A class of antibiotics called fluoroquinolones has been associated with numerous serious side effects over the years, so it’s not uncommon to see the U.S. Food and Drug Administration (FDA) issue new warnings about more complications of taking the medications. On December 20, the agency yet again warned about a new threat associated with fluoroquinolone antibiotics.
Fluoroquinolones – which includes the drugs ciprofloxacin (Cipro or Cipro XR), metronidazole (Flagyl, Flagyl ER), and levofloxacin (Levaquin) – increase the risk of heart vessel tears, according to the FDA. Often used to treat upper respiratory infections, fluoroquinolone antibiotics have been commonly prescribed for at least 30 years.
In a statement, the agency said:
“These tears, called aortic dissections, or ruptures of an aortic aneurysm, can lead to dangerous bleeding or death.”
The antibiotics pose a risk of aortic dissection whether given in injection or pill form and “should not be used in patients at increased risk unless there are no other treatment options available.”
Those at increased risk include people with a history of blockages or aneurysms of the aorta or other blood vessels, those with high blood pressure, patients with certain genetic disorders involving blood vessel changes, and the elderly, the FDA said.
Before taking an antibiotic, patients should notify their doctor if they’ve been diagnosed with:
- Hardening of the arteries (atherosclerosis)
- High blood pressure
- Genetic conditions, such as Marfan syndrome and Ehlers-Danlos syndrome
People already taking fluoroquinolones shouldn’t stop taking the antibiotics without first talking to their doctor.
Dr. Satjit Bhusri, a cardiologist at Lenox Hill Hospital in New York City, said:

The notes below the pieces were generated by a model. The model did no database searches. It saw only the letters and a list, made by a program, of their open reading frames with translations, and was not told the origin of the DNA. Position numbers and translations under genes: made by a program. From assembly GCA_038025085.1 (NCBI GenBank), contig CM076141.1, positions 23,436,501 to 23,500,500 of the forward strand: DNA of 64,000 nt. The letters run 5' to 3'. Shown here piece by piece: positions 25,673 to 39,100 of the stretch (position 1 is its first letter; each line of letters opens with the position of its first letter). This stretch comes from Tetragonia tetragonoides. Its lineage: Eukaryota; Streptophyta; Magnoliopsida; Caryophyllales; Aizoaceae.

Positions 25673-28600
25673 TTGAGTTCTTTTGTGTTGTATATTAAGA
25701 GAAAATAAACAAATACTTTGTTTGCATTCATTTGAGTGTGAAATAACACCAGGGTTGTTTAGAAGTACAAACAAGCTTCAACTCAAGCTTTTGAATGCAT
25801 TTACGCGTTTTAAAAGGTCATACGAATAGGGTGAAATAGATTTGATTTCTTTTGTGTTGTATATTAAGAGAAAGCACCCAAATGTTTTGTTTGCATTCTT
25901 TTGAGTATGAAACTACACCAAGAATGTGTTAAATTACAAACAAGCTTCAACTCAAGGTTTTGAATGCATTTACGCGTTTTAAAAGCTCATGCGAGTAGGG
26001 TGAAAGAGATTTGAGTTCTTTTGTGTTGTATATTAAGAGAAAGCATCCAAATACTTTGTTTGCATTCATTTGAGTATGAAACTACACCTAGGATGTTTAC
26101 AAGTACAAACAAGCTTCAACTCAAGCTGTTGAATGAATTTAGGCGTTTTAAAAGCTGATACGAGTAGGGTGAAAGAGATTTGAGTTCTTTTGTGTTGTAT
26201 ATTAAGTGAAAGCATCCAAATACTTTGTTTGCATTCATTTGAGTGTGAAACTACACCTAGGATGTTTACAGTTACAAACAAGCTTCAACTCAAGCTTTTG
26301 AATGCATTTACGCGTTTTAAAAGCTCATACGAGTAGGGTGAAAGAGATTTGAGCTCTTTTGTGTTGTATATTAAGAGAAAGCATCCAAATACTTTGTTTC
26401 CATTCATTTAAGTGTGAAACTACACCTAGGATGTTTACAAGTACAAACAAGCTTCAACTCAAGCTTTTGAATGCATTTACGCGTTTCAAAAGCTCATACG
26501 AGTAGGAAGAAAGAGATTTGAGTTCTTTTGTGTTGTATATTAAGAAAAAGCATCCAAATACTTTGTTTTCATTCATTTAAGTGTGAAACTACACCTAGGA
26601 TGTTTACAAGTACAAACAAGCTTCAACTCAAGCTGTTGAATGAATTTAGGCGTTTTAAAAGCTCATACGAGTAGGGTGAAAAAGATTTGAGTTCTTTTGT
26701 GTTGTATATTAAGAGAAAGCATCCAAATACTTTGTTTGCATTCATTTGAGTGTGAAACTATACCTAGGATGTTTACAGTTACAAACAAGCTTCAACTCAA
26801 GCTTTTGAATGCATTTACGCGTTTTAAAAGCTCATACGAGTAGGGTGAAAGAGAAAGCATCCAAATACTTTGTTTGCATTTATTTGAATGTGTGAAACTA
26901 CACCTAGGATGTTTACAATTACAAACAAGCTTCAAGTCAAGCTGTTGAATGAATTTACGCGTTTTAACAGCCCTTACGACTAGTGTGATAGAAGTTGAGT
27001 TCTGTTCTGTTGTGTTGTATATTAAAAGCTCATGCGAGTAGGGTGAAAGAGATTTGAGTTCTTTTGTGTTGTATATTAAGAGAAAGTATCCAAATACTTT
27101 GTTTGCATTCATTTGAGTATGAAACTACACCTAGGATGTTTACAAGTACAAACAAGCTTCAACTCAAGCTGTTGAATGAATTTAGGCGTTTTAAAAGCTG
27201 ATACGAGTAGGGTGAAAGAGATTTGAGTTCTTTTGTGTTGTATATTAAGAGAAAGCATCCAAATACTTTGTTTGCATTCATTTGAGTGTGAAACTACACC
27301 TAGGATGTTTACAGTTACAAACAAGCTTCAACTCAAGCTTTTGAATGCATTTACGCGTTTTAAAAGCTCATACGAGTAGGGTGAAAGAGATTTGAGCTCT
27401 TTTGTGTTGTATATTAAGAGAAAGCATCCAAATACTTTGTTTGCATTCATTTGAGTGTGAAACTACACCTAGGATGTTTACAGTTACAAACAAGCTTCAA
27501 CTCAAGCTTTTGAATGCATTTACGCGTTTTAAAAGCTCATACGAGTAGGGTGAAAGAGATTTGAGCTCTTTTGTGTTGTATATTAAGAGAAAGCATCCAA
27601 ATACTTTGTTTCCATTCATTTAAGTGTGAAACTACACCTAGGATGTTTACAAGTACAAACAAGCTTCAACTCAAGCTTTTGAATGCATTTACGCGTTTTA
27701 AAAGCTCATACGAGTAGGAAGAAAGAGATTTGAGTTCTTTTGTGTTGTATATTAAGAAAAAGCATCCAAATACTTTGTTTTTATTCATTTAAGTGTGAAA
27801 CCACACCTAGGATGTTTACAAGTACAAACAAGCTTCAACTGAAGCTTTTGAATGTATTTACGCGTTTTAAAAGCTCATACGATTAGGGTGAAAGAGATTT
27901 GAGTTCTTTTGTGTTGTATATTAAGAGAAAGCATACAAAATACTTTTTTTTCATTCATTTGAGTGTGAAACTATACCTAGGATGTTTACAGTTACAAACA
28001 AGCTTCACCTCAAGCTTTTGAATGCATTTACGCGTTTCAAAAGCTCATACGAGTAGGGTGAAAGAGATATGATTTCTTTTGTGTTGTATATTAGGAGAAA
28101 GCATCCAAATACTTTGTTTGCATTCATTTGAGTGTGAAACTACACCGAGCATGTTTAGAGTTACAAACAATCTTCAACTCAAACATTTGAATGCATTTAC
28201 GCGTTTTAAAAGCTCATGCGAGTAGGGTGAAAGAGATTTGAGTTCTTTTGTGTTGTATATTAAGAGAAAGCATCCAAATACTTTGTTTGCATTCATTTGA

“Antibiotics, when used appropriately, save lives. With this new warning from the FDA regarding increased risk of aortic rupture, caution should be given to those at risk. Screening by a cardiologist prior to starting these antibiotics is the best prevention. An ultrasound of the heart and aorta is a simple, non-invasive, and life-saving tool.”
The FDA said that anyone who experiences the symptoms of an aortic aneurysm while taking fluoroquinolone antibiotics should seek immediate medical attention. Those symptoms may not appear until it’s almost too late, however.
“Patients should seek medical attention immediately by going to an emergency room or calling 911 if you experience sudden, severe, and constant pain in the stomach, chest, or back. Beware that symptoms of an aortic aneurysm often do not show up until the aneurysm becomes large or bursts, so report any unusual side effects from taking fluoroquinolones to your healthcare professional immediately.”
FDA Commissioner Scott Gottlieb said the risk of aortic aneurysm or dissection is low, but the agency “observed” that people taking fluoroquinolones are twice as likely to experience either complication. 
“For patients who have aortic aneurysm or are known to be at risk of an aortic aneurysm, we do not believe the benefits outweigh this risk, and alternative treatment should be considered.”
The FDA said it has not identified the reason for this increased risk.
When fluoroquinolones work, they can be life-savers. But they can also be monsters, too. The drugs are fluoride-based. Enough said, right? These antibiotics are linked to neuropathy, insomnia, and unusual sensations and pains in the body, but those are the more minor of the risks posed by these drugs.
In 2016, the FDA enhanced the warnings on fluoroquinolone packaging by adding information about the potential for pain in the tendons, joints, and muscles; a sensation of “pins and needles”; confusion; hallucinations, and tendon ruptures.
Most recently, on July 10, 2018, the FDA again ordered stronger warnings on fluoroquinolones, this time over concerns about dangerous drops in blood sugar (hypoglycemia), and neurological problems, including delirium and memory problems.